- The ARD does expand (using Stans). After fighting the tire-fight for a good hour (and breaking 3 tire levers), I gave up on the first night. When I came back the following evening to finish it off, the ARD had expanded (I use Stans), so I will need to cut them and re-connect/glue them back together.

- The included valves are useless (very small opening) - I have Raceface Turbine wheels that are asymmetrical - so a wedge spacer is needed to get a proper seal (don't forget this part). I may try them again with a compressor... A regular tubeless valve will push air directly into the insert...so I'm not sure of the solution here.

- In the end, I gave up and mounted a new Onza tire (2.4" with a wider tread pattern) without an insert. Side-note, not a bad tire (IBEX) - very similar to the Maxxis Highroller II WT.

- I will cut them down over the holidays and try again (may need a few extra beers for stress management), and hopefully I can get them to seat with a compressor. I don't see them seating by hand, but I will try again with a regular tubeless valve. This makes me think that the trail-side repair is to pull the insert and install a tube and wear a lovely yellow sash (i.e. the ARD).

-Gord

Dec. 17, 2019, 2:08 p.m.
Posts: 75
Joined: April 26, 2004

I have been using Pepi's Rokline Noodles (the yellow/enduro ones, not the red/Race ones) mainly with 2.25 Racing Ralph but lately a 2.35 Nobby Nic, both with 22mm ID rims (narrow rims are super cheap these days).

The noodle compresses into the narrow rim and uses up almost all the lateral space inside the tire, so laterally the tire is supported as if it has greater than 30 psi in it; however, vertically (for at least10 mm) the tire is very soft and feels like what ever your pressure gauge says it should feel like.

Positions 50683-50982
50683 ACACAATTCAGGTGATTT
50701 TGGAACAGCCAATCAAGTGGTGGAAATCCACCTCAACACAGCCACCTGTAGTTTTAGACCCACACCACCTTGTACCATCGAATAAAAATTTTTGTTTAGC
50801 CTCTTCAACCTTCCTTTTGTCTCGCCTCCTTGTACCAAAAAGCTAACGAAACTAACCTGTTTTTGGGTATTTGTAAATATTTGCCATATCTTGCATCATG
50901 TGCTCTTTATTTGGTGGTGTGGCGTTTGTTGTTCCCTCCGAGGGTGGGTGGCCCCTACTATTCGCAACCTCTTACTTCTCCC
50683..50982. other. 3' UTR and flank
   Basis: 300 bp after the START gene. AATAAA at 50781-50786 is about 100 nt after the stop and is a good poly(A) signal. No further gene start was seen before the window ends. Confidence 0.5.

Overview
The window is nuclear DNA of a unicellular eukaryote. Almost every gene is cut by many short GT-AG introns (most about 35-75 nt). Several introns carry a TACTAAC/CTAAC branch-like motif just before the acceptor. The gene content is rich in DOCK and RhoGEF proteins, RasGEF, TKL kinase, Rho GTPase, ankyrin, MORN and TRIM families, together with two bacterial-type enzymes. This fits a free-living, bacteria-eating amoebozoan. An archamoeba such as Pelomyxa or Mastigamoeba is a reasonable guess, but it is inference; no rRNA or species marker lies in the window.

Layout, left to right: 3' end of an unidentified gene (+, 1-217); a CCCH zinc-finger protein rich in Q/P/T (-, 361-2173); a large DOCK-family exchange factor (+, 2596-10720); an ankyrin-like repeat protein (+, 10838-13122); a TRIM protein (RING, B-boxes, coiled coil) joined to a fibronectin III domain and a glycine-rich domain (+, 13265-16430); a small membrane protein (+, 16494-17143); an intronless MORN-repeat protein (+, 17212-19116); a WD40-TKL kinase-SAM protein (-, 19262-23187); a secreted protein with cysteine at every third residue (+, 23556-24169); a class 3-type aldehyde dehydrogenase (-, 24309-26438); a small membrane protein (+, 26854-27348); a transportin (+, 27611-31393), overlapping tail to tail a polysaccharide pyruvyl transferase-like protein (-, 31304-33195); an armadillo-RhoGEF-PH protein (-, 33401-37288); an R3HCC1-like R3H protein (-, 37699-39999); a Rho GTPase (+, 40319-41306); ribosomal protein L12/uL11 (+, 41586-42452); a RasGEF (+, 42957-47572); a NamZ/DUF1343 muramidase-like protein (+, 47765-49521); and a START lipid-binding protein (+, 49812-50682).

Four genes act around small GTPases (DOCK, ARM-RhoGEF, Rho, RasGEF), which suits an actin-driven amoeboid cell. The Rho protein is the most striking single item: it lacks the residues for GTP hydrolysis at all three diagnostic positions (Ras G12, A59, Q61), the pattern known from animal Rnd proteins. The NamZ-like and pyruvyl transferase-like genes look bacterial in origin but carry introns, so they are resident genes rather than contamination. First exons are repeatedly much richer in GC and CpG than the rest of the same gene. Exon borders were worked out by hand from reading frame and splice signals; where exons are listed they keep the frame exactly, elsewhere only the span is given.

At first I was having trouble getting the rim-tape to stick, so had multiple times to test the run-flat capabilities (no damage to rim, tire or noodle after riding out a downhill trail + 5km of pavement at 0 psi to get home). The noodle locks the bead to the rim (providing you are not racing World Cup DH), so it is just easier to deal with the flat when you get home rather than trying to fix on a trail.

That first 10 or so mm of vertical travel makes a small tire feel like a fat tire when riding over chunky rail ballast (but still accelerates and is agile like a small tire). Much less rolling resistance over chunky stuff and I can't feel much if any difference on pavement.

Typically I run 5psi less than non-insert pressures.


 Last edited by: taprider on Dec. 17, 2019, 2:10 p.m., edited 1 time in total.
Dec. 18, 2019, 12:16 p.m.
Posts: 765
Joined: June 29, 2006

I actually didn’t have trouble installing the ARD and tire on DT EX511 rims, Bontrager Line COMP and Notubes FLOW MK3 rims with 2.4 WT Maxxis tires. All are roughly 30mm iw

It even worked relatively straight forward with a 2.3 DHR2.

It’s absolutely helpful if you have a second pair of hands keeping the tire bead in the middle channel and it is an absolute must to start mounting the bead OPPOSITE to the valve.

But I can absolutely imagine how that asymmetric rim channel could make for a messy beer related rim job!


 Last edited by: Znarf on Dec. 18, 2019, 12:16 p.m., edited 1 time in total.